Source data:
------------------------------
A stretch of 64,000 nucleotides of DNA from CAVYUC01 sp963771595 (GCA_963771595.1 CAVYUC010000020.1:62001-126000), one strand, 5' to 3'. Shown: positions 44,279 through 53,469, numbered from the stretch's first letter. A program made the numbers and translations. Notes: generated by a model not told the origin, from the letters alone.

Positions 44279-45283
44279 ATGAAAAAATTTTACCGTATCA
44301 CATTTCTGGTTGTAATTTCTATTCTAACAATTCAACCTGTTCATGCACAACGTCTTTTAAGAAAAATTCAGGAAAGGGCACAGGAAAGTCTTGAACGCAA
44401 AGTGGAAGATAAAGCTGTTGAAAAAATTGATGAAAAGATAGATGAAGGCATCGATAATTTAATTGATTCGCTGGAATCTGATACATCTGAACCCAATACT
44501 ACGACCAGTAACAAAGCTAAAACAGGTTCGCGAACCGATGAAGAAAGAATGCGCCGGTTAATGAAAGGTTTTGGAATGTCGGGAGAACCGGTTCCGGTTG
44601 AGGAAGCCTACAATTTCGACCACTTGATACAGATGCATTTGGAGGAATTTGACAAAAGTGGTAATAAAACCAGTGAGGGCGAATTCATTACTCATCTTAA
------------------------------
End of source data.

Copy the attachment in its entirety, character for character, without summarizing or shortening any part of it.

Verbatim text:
A stretch of 64,000 nucleotides of DNA from CAVYUC01 sp963771595 (GCA_963771595.1 CAVYUC010000020.1:62001-126000), one strand, 5' to 3'. Shown: positions 44,279 through 53,469, numbered from the stretch's first letter. A program made the numbers and translations. Notes: generated by a model not told the origin, from the letters alone.

Positions 44279-45283
44279 ATGAAAAAATTTTACCGTATCA
44301 CATTTCTGGTTGTAATTTCTATTCTAACAATTCAACCTGTTCATGCACAACGTCTTTTAAGAAAAATTCAGGAAAGGGCACAGGAAAGTCTTGAACGCAA
44401 AGTGGAAGATAAAGCTGTTGAAAAAATTGATGAAAAGATAGATGAAGGCATCGATAATTTAATTGATTCGCTGGAATCTGATACATCTGAACCCAATACT
44501 ACGACCAGTAACAAAGCTAAAACAGGTTCGCGAACCGATGAAGAAAGAATGCGCCGGTTAATGAAAGGTTTTGGAATGTCGGGAGAACCGGTTCCGGTTG
44601 AGGAAGCCTACAATTTCGACCACTTGATACAGATGCATTTGGAGGAATTTGACAAAAGTGGTAATAAAACCAGTGAGGGCGAATTCATTACTCATCTTAA